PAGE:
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Fears and Halloween

For those who celebrate Halloween, the images can bring many things to mind: pumpkins, costumes, fall leaves, and of course, candy. It’s also a time when we’re bombarded by images of death: headstones, skeletons, ghosts. Some houses really amp up the gore in their decorations, with hanging skeletons, arms and legs reaching out of the ground, corpses in caskets, and other images which can be extremely disturbing to those newly bereaved. For grieving children and families, the Halloween decorations and costumes can be a trigger for the loss they have experienced.

What do grieving children fear? A lot of things. Who will die next?  How will we live without the person who died? Who will take care of me?  Where do people go after they die?  And, most especially, will I die too? Some children will have fears about places or circumstances related to the death. They might get nervous or uncomfortable when they encounter these reminders (driving by the hospital, hearing a fire truck siren, going to the doctor). Night time can also bring up a lot of worries and fears. This might look like having difficulty falling asleep or waking up with nightmares. Some children might want to sleep in the same room or bed with their parent or siblings. For those who are okay sleeping by themselves, they might need additional comforts like leaving a light on, the door open, or a special stuffed animal to hug.

If you know a child or teen who is dealing with fears and worries after a death, here are some ways to help:

Listen: It’s natural to want to reassure children and take away their fears, but it can be more helpful to start with listening to and acknowledging their worries. If you want to offer reassurance, do so without making promises that can’t be kept. A common example is a child who is worried that you or someone else will die too. Rather than say, “Don’t worry honey, I won’t die,” it’s more helpful to say something like, “I know you’re worried about other people dying too. While everyone does die, I plan to take good care of myself and to be here for a very long time. If something were to happen to me, there will always be someone to take care of you.”

Provide information: Often fears and worries are rooted in a lack of knowledge. Ask children and teens if they have questions about the death or the person who died. Answer honestly, in language they can understand. You can also ask them what they think or what they have heard from other people. Sometimes just having the details they’re wondering about will help lessen their fear.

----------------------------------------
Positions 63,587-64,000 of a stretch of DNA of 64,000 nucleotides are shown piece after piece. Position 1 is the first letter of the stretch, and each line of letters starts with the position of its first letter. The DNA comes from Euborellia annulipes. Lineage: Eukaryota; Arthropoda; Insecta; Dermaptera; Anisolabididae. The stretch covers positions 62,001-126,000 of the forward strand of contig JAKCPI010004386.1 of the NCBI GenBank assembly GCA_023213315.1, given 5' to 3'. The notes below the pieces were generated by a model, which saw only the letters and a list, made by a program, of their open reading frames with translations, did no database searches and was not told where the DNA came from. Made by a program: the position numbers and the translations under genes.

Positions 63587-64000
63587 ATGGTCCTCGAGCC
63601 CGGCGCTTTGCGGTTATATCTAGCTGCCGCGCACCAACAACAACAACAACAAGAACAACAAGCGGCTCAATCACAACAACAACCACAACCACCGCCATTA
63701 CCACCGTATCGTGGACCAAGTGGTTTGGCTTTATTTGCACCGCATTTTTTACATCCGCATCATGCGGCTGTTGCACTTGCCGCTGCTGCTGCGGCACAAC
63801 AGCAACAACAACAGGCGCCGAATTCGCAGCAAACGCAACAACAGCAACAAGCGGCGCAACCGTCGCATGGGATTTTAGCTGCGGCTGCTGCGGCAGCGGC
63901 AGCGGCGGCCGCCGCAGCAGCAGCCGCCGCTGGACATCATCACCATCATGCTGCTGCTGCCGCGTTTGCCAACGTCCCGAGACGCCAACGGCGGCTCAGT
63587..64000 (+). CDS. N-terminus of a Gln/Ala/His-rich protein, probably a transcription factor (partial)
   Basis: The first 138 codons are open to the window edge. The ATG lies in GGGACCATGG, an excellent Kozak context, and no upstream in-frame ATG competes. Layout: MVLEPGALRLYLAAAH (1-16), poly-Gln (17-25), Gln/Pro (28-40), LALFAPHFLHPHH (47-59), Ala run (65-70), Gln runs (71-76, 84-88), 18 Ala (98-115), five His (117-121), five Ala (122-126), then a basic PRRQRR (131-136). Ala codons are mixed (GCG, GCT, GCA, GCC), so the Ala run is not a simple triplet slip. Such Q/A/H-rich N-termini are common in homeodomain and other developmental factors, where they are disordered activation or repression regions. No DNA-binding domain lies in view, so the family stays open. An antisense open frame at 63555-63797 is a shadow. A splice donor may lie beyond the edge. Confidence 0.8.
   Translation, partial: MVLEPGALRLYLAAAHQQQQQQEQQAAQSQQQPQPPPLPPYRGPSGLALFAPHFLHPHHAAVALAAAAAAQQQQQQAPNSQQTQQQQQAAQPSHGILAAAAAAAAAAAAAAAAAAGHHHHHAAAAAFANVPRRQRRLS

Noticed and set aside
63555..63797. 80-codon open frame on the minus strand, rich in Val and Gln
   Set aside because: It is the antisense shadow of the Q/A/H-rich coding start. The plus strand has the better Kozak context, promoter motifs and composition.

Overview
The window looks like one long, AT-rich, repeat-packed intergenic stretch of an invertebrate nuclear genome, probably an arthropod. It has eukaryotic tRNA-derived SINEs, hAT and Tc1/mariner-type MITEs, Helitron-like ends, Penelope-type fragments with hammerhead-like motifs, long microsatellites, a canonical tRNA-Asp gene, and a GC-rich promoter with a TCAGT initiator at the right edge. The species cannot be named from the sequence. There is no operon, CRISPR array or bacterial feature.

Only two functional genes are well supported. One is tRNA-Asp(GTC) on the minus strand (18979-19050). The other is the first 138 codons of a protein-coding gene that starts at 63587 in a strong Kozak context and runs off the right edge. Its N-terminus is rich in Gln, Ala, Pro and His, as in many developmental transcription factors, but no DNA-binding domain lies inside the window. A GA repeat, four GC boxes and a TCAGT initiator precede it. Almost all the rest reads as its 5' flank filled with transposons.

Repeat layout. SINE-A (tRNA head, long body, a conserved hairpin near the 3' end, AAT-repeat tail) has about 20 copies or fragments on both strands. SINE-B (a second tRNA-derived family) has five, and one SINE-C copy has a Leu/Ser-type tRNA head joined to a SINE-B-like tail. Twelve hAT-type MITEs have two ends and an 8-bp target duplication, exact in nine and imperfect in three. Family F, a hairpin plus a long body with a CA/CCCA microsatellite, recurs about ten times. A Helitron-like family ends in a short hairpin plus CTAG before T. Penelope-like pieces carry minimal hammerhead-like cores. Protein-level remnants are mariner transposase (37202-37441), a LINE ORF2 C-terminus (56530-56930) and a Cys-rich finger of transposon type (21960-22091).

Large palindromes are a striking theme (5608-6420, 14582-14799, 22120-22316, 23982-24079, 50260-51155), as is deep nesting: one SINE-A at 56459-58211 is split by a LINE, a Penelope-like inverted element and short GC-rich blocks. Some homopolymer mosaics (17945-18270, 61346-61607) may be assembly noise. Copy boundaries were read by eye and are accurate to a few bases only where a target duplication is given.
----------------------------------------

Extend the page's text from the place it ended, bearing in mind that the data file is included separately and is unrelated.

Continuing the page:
Ask what they need: Children and teens often know what they need, but may not feel like their ideas are valid or worthy. If a child gets scared when a fire truck goes by, start with acknowledging: “When the fire truck goes by, you get scared and cover your ears.” Then you can ask what they need: “When you get scared about the fire truck, what do you think would be helpful? What could I do to help you feel safe? What could you do to help yourself feel safe?”

Establish routines: Consistency and predictability go a long way towards helping children and teens feel safe after a death. Routines around going to bed, meal times, school, and activities can provide a structure that is reassuring. While routines are helpful, it’s also good to remain flexible and allow for things to shift and change when needed.

Offer choices:
When someone dies, children and teens, as well as adults, often feel powerless and out of control. Providing choices helps to rebuild a sense of control over their lives and lessens their fears about the world being unsafe. These choices can be as small as, “Which of these two cereals do you want?” or as big as, “Would you like to attend the memorial service?”

Here is a craft activity that children might find helpful, especially when it comes to having fears about going to sleep:

Power Shield: Cut a piece of cardboard into the shape of a shield. Divide the shield into sections.  Ask the child what colors, shapes, words and objects that help them feel safe. Fill in each section with a color or image that represents power for the child. The shield can be hung above the bed, placed under, or anywhere else that the child feels it will bring them the most support.